Hydration Science Lab Focuses on Providing Evidence of Water’s Importance

May 1, 2017

Undergraduate and graduate students work with Stavros Kavouras in the Hydration Science Lab.
Undergraduate and graduate students work with Stavros Kavouras in the Hydration Science Lab.

When Stavros Kavouras looks at nutritional guidelines published over the past 70 years, he sees what isn’t there – water.

“People say, what do you mean? Everyone knows water is good for health,” said Kavouras, a University of Arkansas associate professor of exercise science. “But if you look at the guidelines issued by the USDA from 1947 to 2015, there is no mention of water.”

Over the years, in all the graphic representations of a nutritionally balanced diet – from circles to the pyramid to slices of plates – the only beverage that appears is milk in the dairy category.

“It is as if drinking water doesn’t matter,” Kavouras said. “Dairy is important, too, but in Asia, an estimated 40 percent of Chinese people are lactose intolerant. No one is allergic to water.”

He has organized students studying exercise science – undergraduates, master’s students and doctoral students – into the Hydration Science Lab, established about a year ago in the College of Education and Health Professions. He believes the formal structure of a lab will help bring awareness to water as an important nutritional component. Student research published in academic journals will carry the lab name in the acknowledgements.

That research done by Kavouras and his students will fill gaps, he said.

“Why isn’t water included in the nutritional guidelines?” Kavouras asked. “The answer is that there are not enough studies to have official guidelines on water, even from such organizations as the (U.S. Department of Agriculture, Centers for Disease Control and Prevention, and the World Health Organization). By organizing and funding the Hydration Science Lab, we will bring more awareness and funding to the study of water.”

Improving hydration, or the amount of water available for the body to use to maintain its temperature, remove waste and lubricate joints, enhances both health and quality of life, Kavouras said. Every cell, tissue and organ needs water to work properly. Kavouras’ past research has suggested negative effects of dehydration not only on physical aspects of the body but also on health.

“The thing a lot of people don’t understand is that, if you don’t drink enough water, you will not die, your body will be able to manage but at a cost,” he said. “Under-drinking seems to be associated with glucose dysregulation and the development of diabetes. You may experience cardiac health problems and cognitive impairments, urinary tract infections and kidney stones.”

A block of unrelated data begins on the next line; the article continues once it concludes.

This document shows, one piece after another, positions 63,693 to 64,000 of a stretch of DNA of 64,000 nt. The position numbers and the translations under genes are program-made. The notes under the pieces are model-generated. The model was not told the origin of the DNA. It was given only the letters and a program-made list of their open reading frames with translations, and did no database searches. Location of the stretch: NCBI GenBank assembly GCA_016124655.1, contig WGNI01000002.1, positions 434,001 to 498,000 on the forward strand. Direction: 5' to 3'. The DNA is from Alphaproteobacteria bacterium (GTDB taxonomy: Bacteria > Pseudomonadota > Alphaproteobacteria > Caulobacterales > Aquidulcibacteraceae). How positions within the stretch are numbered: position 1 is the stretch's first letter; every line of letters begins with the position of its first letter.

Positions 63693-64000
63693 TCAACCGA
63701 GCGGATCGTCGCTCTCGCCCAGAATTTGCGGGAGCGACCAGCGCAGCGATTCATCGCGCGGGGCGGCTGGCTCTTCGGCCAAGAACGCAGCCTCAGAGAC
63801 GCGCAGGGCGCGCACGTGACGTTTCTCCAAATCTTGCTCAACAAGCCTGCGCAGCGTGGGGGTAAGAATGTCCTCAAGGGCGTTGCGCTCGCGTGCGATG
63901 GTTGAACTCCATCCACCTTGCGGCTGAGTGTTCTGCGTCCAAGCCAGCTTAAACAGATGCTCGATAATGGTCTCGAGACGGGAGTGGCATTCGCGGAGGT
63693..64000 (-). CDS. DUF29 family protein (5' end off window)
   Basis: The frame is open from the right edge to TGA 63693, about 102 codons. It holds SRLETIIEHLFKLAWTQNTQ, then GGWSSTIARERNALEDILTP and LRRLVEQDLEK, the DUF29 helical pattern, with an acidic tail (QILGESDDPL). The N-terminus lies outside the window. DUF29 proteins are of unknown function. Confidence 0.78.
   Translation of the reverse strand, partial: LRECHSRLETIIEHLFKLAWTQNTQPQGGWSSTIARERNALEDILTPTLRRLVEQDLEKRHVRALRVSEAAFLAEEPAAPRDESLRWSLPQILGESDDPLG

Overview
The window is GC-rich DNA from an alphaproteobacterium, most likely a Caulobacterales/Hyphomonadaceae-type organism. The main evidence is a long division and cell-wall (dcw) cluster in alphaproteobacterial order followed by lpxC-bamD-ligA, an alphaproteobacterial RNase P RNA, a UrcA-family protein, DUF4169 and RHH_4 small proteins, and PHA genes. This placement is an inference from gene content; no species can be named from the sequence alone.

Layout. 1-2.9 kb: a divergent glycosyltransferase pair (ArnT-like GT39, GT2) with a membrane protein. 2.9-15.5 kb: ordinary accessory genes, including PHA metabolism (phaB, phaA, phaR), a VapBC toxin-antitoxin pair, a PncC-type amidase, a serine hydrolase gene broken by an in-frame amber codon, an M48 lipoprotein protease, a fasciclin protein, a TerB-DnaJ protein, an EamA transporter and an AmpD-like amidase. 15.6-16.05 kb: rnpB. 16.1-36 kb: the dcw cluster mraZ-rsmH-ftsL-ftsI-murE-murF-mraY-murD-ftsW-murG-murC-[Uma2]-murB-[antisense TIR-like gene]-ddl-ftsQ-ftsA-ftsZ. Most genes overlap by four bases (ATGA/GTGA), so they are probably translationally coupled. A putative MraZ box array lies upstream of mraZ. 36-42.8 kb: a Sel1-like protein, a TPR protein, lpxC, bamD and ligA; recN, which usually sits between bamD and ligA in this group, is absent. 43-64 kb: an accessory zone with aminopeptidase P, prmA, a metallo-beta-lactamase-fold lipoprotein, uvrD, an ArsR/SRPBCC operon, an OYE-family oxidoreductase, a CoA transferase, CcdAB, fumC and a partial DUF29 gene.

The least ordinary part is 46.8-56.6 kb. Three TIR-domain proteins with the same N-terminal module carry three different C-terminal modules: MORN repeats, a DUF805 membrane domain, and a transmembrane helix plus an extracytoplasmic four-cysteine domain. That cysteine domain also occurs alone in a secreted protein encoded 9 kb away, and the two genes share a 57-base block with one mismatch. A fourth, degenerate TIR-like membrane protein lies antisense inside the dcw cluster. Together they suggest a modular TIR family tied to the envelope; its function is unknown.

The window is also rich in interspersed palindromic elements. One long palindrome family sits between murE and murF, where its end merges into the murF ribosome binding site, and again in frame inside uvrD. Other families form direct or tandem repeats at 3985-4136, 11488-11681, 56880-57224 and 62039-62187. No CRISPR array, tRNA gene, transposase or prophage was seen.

Twenty-seven students are working in the lab this semester, and the majority of undergraduates are Honors College students required to complete a thesis. Others want research experience, Kavouras said. His only criteria to be a member of the lab is an interest in hydration research, although he can usually tell when a student already has too many time demands to have a valuable experience in the lab. Lab members are running multiple projects at once. Students are trained both in safety procedures and in effective research techniques, including data analysis on special software, and lab skills, including measuring blood biomarkers.

Three of the primary projects:

  • HYBSKUS – Collecting data on what children drink and eat to create a database that can be studied. Hydration biomarkers are being collected for a full 24 hours, rather than a spot check, from 2,000 children and parents. Collecting one urine sample, for example, is like assuming someone ate bagels all day because that’s what the person ate for breakfast, Kavouras said. This study will also produce data on how what parents eat and drink influences their children.
  • HYPERGLU – Examining the effect of dehydration on glucose regulation. In this study, the researchers induce dehydration without reducing water intake or exercising in the heat through intravenous infusion of salty water. When you get thirsty, your body produces a hormone as if you are dehydrated. The study participants are then given glucose to drink to measure glycemic response. The study is important because preliminary results suggest a connection between glucose regulation and diabetes that is triggered by not drinking enough water. It appears the dehydration negatively affects the hormone’s ability to regulate glucose. When animals that developed diabetes and fatty liver disease were treated with water, the conditions reversed themselves, Kavouras said.
  • THOR – Examining the effect of minor dehydration on exercise performance in the heat. This study attempts to keep participants from knowing they are dehydrated to see whether the physical effects are the same as when they are aware. Researchers use a nasal gastric tube to pump body-temperature fluid into the stomachs of the participants, who can’t feel the fluid and so they don’t know if they are receiving fluid. In one trial, fluids being lost while exercising are replaced and in a second trial fluids are not replaced.

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